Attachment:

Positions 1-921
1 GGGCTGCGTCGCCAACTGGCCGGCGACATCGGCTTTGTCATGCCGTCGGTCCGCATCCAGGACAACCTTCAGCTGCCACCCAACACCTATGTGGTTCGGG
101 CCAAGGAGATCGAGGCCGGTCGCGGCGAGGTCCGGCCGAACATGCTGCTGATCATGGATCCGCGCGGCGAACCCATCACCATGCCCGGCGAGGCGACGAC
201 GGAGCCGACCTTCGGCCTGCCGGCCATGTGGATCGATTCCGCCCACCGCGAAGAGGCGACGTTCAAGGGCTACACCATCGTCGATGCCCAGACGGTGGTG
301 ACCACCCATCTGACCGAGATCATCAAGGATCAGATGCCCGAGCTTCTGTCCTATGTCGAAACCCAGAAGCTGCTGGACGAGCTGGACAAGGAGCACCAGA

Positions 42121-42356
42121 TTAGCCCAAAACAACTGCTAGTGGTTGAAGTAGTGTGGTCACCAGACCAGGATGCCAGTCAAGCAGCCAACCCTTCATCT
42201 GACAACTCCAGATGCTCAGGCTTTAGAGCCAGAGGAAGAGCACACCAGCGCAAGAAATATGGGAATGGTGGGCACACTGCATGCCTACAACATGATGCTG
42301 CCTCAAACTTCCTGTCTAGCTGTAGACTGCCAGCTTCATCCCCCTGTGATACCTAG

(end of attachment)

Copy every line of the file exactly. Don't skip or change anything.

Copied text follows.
Positions 1-921
1 GGGCTGCGTCGCCAACTGGCCGGCGACATCGGCTTTGTCATGCCGTCGGTCCGCATCCAGGACAACCTTCAGCTGCCACCCAACACCTATGTGGTTCGGG
101 CCAAGGAGATCGAGGCCGGTCGCGGCGAGGTCCGGCCGAACATGCTGCTGATCATGGATCCGCGCGGCGAACCCATCACCATGCCCGGCGAGGCGACGAC
201 GGAGCCGACCTTCGGCCTGCCGGCCATGTGGATCGATTCCGCCCACCGCGAAGAGGCGACGTTCAAGGGCTACACCATCGTCGATGCCCAGACGGTGGTG
301 ACCACCCATCTGACCGAGATCATCAAGGATCAGATGCCCGAGCTTCTGTCCTATGTCGAAACCCAGAAGCTGCTGGACGAGCTGGACAAGGAGCACCAGA

Positions 42121-42356
42121 TTAGCCCAAAACAACTGCTAGTGGTTGAAGTAGTGTGGTCACCAGACCAGGATGCCAGTCAAGCAGCCAACCCTTCATCT
42201 GACAACTCCAGATGCTCAGGCTTTAGAGCCAGAGGAAGAGCACACCAGCGCAAGAAATATGGGAATGGTGGGCACACTGCATGCCTACAACATGATGCTG
42301 CCTCAAACTTCCTGTCTAGCTGTAGACTGCCAGCTTCATCCCCCTGTGATACCTAG